National Research Program | Climate and Disturbance Impacts on Hydrologic Processes

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Recent Publications

Walvoord, M.A., and B.L. Kurylyk (2016), Hydrologic Impacts of Thawing Permafrost-A Review, Vadose Zone Journal, 15, doi:10.2136/vzj2016.01.0010

Map of Arctic permafrost coverage.

Summary: Thawing permafrost is leading to changes in soil moisture, connectivity of inland waters, streamflow seasonality, and the partitioning of water stored above and below ground. The field of permafrost hydrology is undergoing rapid advancement with respect to multiscale observations, subsurface characterization, modeling, and integration with other disciplines. However, gaining predictive capability of the many interrelated consequences of climate change is a persistent challenge. Observations of hydrologic change have been causally linked to permafrost thaw, but applications of process-based models needed to support and enhance the transferability of empirical linkages have often been restricted to generalized representations. This review highlights promising advances in characterization and modeling of permafrost regions and presents critical gaps and research challenges in projecting hydrologic and ecologic consequences of permafrost thaw at time and spatial scales that are useful to managers and researchers.

Meixner, T., A.H. Manning, D.A. Stonestrom, D.M. Allen, H. Ajami, K.W. Blasch, A.E. Brookfield, C.I. Castro, J.F. Clark, D.J. Gochis, A.L. Flint, K.L. Neff, R. Niraula, M. Rodell, B.R. Scanlon, K. Singha, and M.A.Walvoord (2016), Implications of projected climate change for groundwater recharge in the western United States, Journal of Hydrology, 534, 124-138, doi:10.1016/j.jhydrol.2015.12.027

Diagram of groundwater recharge differences between current and future climates.

Summary: This review paper provides a regional analysis of the potential impacts of climate change on groundwater recharge across the western United States. The analysis was performed by synthesizing existing studies, with a focus on eight representative groundwater basins in the region, and by applying current knowledge of recharge processes. Future changes in four separate recharge mechanisms as well as total recharge were estimated for each basin. In general, less groundwater recharge is expected in southern aquifers, whereas recharge to northern aquifers may increase slightly in the future. Mountain system recharge is likely to decline due to reduced snowpack, however this effect is projected to lessen with higher elevation and latitude. This synthesis is a product of a USGS John Wesley Powell Center working group. (Figure from Meixner et al., 2016)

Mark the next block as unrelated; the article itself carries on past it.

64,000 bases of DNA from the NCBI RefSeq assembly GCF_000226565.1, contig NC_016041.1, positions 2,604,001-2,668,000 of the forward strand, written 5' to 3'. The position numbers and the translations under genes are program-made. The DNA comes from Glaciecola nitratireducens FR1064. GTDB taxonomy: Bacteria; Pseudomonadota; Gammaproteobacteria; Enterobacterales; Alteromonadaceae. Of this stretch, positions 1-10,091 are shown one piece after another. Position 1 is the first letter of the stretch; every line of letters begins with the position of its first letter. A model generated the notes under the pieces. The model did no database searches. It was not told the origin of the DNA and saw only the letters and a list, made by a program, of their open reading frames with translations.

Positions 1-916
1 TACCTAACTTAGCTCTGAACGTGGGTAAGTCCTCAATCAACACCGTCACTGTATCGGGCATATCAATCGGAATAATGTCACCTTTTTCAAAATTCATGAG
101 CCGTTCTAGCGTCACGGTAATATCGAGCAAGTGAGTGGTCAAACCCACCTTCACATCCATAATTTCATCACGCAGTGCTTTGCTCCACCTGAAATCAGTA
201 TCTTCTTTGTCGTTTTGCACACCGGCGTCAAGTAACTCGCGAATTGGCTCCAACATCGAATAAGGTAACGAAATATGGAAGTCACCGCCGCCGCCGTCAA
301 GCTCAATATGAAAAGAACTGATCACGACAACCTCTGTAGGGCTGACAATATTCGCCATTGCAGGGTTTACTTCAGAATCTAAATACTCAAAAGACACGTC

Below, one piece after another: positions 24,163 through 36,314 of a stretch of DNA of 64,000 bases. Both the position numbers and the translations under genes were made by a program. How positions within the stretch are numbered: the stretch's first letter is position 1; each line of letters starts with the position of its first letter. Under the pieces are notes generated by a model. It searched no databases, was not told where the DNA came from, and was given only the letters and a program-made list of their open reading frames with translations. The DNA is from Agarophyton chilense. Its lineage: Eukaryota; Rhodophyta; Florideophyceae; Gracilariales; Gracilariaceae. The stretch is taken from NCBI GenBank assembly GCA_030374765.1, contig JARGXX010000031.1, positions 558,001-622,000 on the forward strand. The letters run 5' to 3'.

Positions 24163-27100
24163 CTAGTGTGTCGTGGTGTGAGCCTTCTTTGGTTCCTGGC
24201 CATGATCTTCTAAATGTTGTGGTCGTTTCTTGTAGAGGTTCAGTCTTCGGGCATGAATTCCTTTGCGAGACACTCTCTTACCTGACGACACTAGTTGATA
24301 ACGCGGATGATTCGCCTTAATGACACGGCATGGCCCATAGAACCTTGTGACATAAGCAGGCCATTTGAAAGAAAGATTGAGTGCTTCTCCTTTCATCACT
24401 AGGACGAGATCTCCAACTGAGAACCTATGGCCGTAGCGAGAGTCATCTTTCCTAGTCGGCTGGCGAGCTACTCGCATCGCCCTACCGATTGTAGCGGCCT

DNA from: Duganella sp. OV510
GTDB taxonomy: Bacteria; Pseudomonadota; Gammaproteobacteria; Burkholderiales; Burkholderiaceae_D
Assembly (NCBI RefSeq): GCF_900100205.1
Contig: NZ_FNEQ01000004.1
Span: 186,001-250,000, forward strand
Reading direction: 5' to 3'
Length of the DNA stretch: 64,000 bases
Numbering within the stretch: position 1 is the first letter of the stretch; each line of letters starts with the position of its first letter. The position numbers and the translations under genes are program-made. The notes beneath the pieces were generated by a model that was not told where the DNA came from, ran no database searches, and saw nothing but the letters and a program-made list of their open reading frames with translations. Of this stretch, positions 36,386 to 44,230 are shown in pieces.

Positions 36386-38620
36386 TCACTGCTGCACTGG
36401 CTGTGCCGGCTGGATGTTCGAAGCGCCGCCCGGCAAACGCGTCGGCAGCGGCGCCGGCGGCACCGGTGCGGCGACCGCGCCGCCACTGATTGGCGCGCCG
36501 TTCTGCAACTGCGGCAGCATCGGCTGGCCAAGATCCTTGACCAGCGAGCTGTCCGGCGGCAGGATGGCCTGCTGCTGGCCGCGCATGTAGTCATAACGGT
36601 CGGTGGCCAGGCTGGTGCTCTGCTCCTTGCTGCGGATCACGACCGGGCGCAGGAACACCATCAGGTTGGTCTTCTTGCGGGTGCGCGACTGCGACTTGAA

Jepsen, S.M., M.A. Walvoord, C.I. Voss, and J. Rover (2016), Effect of permafrost thaw on the dynamics of lakes recharged by ice-jam floods: case study of Yukon Flats, Alaska, Hydrological Processes, doi:10.1002/hyp.10756

Lake near Fort Yukon, Alaska.

Summary: A recent ice-jam flooding event near Fort Yukon, Alaska (USA) that resulted in substantial recharge of a lake declining in level for the past 38 years prompted an integrated remote sensing and hydrologic modeling analysis to gain insight into the evolving hydrologic connectivity of lowland lakes in discontinuous permafrost. Model results demonstrate how climate-driven permafrost degradation can reduce the dependence of typical lowland lakes on sporadic flooding events. Study results also suggest that river flooding may recharge a more spatially widespread zone of lakes and wetlands under future scenarios of permafrost table deepening and enhanced subsurface hydrologic connectivity.

Ebel, B.A., F.K. Rengers, and G.E. Tucker (2015), Aspect-dependent soil saturation and insight into debris-flow initiation during extreme rainfall in the Colorado Front Range, Geology, 43, 659-662, doi: 10.1130/G36741.1

Slope failure in wooded area.

Summary: Extreme rainfall events in interior continental areas can cause widespread slope failures, leading to threats to life and property. These events can be especially threatening because emergency preparation for slope failure is minimal and knowledge of the landscape conditions that make particular locations vulnerable is poorly characterized. In September of 2013 a storm event in the Colorado Front Range, USA produced rainfall totals with a 1,000 year recurrence interval caused flooding and debris flows that took 8 lives and damaged nearly 19,000 homes spreading over 320 km and 17 counties. Here we show aspect-dependent hydrologic behavior may result from (i) a larger gravel/stone fraction, and hence lower soil-water storage capacity, on south-facing slopes, and (ii) lower weathered-bedrock permeability on south-facing slopes, because of lower tree density and associated deep roots penetrating bedrock as well as less intense physical weathering, inhibiting soil drainage.

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